Posted in Babies, Bottle Feeding, Breastfeeding

Breast Pump

I’m 33 weeks pregnant and I’m still torn between the idea of breastfeeding v formula feeding. I know I want to TRY to breastfeed but I’m not going to be heartbroken if it doesn’t work out. With that being said, do I buy a pump or just wait and see how everything goes?

  • Aye
    Feb 27

    You can try and see if your insurance will cover for one

  • Emily
    Feb 27

    All pumps are covered through the affordable care act. Aeroflow is a good company to go through, or call your insurance directly and they will set you up with one of their covered providers. It was super easy! Thatway you have it in case you do want it. If you end up formal feeding, you can give it away if it’s in good contrition so that someone else has two if they need one at work and one at home.

  • Mama
    Feb 27

    Definitely get a pump. It helps during those difficult times. Insurance most likely covers it. You got this mama!

  • Megan
    Feb 27

    Get a pump just in case. Than bring it to the hospital and they will show you how to use it and make sure you’re using the correct part size for your nipple. My insurance covers one new pump and parts each pregnancy. I did have to get a prescription each time from my Dr to prove pregnancy than the company who provides them called me and asked which one I would like. They gave a couple choices. Than it was mailed to me and I received it within a week. Breastfeeding is hard. It was harder with my first, so I mostly pumped the breast milk and gave her it in a bottle. Pumping was nice at first cause my husband could help with feedings but later became a hassle as I would spend a hour pumping than had to feed. It was double the work. And having to bring the pump with us everywhere and worrying about proper storage for the milk when out could be a headache til you get used to it. With my second I was determined to breastfeed as it is way more convenient! But there were lots of frustrations at first until we got into a good routine. My son likes to freak out when he sees the boob and is not patient at all. He throws his body around like a mad man until he’s latched.... which makes it take longer to latch. But it was very nice not having to wash bottles or warm them in the middle of the night of worry about it when out. Plus according to both pediatricians (for some reason the military clinic gave us different ones for each kid) they said there is no comparison to how much better breast milk is for the baby. There is no formula that can even come close. Now if you can’t breastfeed for whatever reason, don’t feel bad! The important thing is you do whatever is BEST for your child and your situation. With both children at one point my milk did not produce enough and I had to spend hours trying to build it back up by pumping and pumping. At one point I had a nipple crack and bleed so bad I had to dump the milk I worked so hard to pump because it looked like strawberry milk! Luckily for me, my milk supply built up, but this isn’t the case for everyone. I ended up switch to formula for both children once they started on solids. Not because I couldn’t produce anymore, but because I had to go on medicine that would go into my breast milk. This was my situation but everyone’s situation is different. Whatever you decide is ok! Don’t let anyone tell you different! If you choose formula for the fact that you can’t function or go into depression from lack of sleep, than that’s ok! It’s better to get sleep and be mentally stable and healthy to take care of your kids.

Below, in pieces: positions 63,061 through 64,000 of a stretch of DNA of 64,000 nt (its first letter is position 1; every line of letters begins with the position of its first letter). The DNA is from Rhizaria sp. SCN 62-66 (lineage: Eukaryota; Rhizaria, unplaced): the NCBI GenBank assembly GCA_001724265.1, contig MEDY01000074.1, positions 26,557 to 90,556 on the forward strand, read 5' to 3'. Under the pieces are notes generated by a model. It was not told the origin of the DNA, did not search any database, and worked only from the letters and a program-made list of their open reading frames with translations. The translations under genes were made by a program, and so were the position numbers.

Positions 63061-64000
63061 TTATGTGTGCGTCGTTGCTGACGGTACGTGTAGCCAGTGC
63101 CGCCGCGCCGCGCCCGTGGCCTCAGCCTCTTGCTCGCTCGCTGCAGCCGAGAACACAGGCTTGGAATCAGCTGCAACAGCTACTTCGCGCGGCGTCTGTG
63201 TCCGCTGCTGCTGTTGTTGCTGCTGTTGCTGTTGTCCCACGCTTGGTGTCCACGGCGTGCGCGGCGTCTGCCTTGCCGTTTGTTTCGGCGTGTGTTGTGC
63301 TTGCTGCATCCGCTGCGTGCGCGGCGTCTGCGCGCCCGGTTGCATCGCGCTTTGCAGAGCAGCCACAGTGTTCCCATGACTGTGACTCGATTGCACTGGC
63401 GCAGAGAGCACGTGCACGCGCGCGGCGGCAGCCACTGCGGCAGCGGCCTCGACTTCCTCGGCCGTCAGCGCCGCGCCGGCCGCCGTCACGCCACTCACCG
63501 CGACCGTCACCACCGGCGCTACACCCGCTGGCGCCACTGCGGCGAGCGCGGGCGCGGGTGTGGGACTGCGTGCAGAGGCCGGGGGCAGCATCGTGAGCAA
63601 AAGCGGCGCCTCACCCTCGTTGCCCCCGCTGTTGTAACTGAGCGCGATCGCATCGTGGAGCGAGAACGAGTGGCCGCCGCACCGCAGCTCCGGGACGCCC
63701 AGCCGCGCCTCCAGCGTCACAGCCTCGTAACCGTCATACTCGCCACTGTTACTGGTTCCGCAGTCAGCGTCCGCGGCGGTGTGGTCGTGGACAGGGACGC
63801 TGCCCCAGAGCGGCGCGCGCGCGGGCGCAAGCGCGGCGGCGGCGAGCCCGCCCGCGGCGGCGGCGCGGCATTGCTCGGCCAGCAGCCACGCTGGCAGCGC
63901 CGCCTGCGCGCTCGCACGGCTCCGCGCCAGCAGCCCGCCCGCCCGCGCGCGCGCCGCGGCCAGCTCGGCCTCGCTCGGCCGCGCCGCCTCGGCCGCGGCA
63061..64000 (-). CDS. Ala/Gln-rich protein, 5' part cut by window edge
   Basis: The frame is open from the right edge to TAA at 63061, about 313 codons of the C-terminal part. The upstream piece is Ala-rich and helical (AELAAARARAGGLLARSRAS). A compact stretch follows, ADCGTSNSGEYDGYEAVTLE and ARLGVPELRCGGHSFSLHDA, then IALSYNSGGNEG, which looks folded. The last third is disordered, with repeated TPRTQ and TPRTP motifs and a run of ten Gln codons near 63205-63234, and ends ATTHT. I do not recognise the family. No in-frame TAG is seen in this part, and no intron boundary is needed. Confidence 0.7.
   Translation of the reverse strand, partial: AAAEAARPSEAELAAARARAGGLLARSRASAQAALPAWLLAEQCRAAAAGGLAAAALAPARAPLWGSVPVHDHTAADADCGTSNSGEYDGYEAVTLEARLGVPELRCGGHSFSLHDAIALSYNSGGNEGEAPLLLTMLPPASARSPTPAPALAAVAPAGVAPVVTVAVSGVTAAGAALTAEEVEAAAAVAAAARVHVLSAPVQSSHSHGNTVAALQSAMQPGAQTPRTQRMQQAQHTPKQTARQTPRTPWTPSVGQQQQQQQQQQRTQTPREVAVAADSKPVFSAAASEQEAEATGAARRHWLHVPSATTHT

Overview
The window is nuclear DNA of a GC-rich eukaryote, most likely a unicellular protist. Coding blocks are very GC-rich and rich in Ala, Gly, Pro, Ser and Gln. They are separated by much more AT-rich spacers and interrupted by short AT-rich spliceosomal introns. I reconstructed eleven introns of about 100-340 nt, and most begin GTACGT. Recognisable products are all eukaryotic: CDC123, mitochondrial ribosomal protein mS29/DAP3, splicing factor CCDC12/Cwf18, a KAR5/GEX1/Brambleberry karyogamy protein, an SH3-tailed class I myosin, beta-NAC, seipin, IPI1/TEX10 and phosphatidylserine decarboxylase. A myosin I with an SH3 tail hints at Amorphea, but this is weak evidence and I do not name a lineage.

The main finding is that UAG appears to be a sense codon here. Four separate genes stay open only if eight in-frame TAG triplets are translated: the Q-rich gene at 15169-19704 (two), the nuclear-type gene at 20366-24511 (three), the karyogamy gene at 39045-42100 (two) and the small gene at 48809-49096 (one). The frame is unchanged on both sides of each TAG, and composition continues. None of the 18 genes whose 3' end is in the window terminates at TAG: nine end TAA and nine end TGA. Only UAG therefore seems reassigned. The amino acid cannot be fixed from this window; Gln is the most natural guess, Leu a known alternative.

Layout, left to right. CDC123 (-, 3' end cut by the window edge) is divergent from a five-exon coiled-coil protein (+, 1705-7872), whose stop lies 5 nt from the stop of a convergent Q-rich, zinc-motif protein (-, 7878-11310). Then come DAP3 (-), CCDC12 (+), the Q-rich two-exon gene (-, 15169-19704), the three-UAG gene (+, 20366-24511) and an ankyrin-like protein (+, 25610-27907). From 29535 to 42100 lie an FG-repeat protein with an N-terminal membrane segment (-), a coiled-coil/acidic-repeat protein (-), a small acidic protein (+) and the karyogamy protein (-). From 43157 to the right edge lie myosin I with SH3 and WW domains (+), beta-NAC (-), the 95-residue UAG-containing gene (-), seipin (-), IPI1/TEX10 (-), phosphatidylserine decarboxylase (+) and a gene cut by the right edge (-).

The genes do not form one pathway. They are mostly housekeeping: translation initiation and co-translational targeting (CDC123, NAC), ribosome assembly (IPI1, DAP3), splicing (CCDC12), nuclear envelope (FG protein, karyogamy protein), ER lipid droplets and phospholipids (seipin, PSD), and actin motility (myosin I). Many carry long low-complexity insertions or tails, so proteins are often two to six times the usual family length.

• A
    Feb 27

    I would suggest get one especially if it's covered under your insurance and you are going back to work. You can order one through insurance as early as 36 weeks. You can take it to the hospital for them to show it to you how to work it or wait and go to a consultation. I ordered one at 36 weeks through insurance but realized it wasn't for me. Breastfeeding worked out better for us. Rarely used it since I was SAHM also. But if you have to pay for it then i suggest you just wait and see how it goes and then buy one you like.

  • B
    Feb 27

    Can I suggest you see if there are any breastfeeding/pumping classes near you? And ask to see a lactation consultant in the hospital. But all insurance is required to cover a pump. Call yours and see how to get it. The spectra is awesome if you get a choice Also, don’t worry about pumping at first. Let your milk regulate and get used to feeding. Otherwise you can deal with some bad oversupply issues.

  • Kristina
    Feb 27

    Medela is a great pump. And it was super easy to get it. I just completed the form online with insurance information. They contacted the insurance. I received the pump in 1-2 weeks!

  • MamaNukesYopolo
    Feb 27

    Yea! Medela through insurance. Don’t waste the money. Try aeroflow to order it.

  • Tabitha
    Feb 27

    Thank you everyone. This helps a lot!!

  • Jeska
    Feb 28

    You can also rent a hospital grade pump. The lactation clinic associated with my hospital had them. Maybe check around and see what the options are?

  • Erica
    Wednesday

    Get a pump. Maybe someone you know has a slightly used one? Because even if skin to skin breastfeeding doesn’t work for you, breast milk is still the healthiest thing you can feed your baby, unless there’s allergies or something. Your breast milk is specially designed for Your baby, and is particularly suited for its needs.